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Hay fever warning – do your eyes look like this? The sign that could reveal your risk

Hay fever is an annoying condition that’s caused by an allergic reaction to pollen. You could be at risk of hay fever if you notice the skin underneath your eyes turning blue, it’s been claimed.

Common hay fever symptoms include having an itchy throat, headaches, coughing, and having watery eyes.

These signs are usually worse between late March and September, when the pollen count is at its highest.

But, there’s another hidden warning sign of hay fever that you could be missing.

Developing dark-coloured skin under your eyes may be one of the first signs that you have an allergy to pollen.

The symptom, which is known as allergic shiners, is used to describe dark circles under the eyes.

The skin could be mistaken for a bruise, although you’ll likely experience other symptoms of hay fever at the same time.

Allergic shiners are caused by congestion in the nose and sinuses, which may be instigated by an allergy to pollen.

You’ll likely realise that the dark skin isn’t simply a bruise, as they tend to last for a couple of weeks.

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“Hay fever, also called allergic rhinitis, causes cold-like signs and symptoms, such as a runny nose, itchy eyes, congestion, sneezing and sinus pressure,” said the Mayo Clinic.

“Hay fever is caused by an allergic response to outdoor or indoor allergens, such as pollen, dust mites, or tiny flecks of skin and saliva shed by cats, dogs, and other animals with fur or feathers.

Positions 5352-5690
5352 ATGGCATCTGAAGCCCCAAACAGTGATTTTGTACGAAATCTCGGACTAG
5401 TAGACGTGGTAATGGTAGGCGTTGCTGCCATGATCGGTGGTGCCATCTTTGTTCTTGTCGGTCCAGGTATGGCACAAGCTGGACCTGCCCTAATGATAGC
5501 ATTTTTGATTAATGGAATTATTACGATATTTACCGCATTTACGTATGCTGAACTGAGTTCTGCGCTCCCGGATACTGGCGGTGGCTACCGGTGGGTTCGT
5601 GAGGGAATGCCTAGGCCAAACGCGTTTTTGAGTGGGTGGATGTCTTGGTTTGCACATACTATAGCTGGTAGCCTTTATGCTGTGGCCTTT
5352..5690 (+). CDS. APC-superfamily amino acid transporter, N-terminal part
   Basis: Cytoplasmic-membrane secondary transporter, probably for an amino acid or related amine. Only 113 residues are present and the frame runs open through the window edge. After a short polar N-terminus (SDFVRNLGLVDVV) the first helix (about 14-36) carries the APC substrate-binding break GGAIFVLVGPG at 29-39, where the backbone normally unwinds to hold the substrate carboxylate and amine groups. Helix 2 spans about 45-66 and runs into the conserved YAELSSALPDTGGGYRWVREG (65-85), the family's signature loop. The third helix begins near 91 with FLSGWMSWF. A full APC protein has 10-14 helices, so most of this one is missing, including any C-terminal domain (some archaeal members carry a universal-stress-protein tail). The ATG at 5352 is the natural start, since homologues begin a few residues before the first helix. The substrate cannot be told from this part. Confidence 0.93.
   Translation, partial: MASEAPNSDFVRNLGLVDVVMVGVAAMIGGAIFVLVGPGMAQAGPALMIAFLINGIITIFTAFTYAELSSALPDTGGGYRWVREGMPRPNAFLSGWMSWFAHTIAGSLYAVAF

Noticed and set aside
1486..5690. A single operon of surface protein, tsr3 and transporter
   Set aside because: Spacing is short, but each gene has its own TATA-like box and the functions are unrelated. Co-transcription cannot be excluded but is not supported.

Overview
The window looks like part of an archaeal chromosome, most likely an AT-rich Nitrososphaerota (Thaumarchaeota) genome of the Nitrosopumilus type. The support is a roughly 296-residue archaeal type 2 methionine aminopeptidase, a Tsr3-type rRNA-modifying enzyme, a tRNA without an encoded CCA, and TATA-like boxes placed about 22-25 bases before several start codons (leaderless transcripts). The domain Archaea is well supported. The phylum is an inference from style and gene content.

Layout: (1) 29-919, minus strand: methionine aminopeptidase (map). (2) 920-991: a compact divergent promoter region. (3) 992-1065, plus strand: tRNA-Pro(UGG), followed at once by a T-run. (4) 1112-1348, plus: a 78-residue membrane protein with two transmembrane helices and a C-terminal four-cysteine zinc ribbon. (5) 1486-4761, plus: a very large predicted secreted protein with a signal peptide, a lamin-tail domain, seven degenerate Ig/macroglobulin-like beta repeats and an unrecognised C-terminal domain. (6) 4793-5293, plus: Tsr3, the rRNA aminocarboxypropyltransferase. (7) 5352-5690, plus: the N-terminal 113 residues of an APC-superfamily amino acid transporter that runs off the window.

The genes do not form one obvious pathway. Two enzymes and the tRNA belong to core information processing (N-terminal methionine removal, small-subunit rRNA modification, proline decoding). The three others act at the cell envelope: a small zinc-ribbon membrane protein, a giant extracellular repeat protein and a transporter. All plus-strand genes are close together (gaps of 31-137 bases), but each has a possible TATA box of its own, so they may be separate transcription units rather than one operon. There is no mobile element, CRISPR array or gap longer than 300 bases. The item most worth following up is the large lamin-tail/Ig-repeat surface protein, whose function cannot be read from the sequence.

“There are many possible causes of dark circles under your eyes, but allergic shiners got their name because allergies are best known for causing them.

“Allergic shiners are also called allergic facies and periorbital hyperpigmentation.”


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Nasal congestion, which is linked to allergic shiners, is caused by swollen tissue and blood vessels in the nose.

If allergies are causing the dark circles underneath your eyes, you may experience other warning signs of hay fever.

These may include having watery, red and itchy eyes, an itchy throat, nasal congestion, and a pressure in the sinuses.

There’s currently no cure for hay fever, but there are ways to prevent it from developing, or to reduce your symptoms.


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The best ways to lower your risk of hay fever symptoms include applying petroleum jelly around your nostrils to trap pollen, and wearing wraparound sunglasses to stop pollen entering your eyes.

It’s also important to shower and change your clothes after you’ve been outside to wash pollen off.

Some tablets or nasal sprays could help to provide some relief from hay fever this summer.

But, you should see a GP if your symptoms are getting worse, or they aren’t responding to over-the-counter medication. Your GP may prescribe you steroids to prevent signs of watery eyes of headaches.

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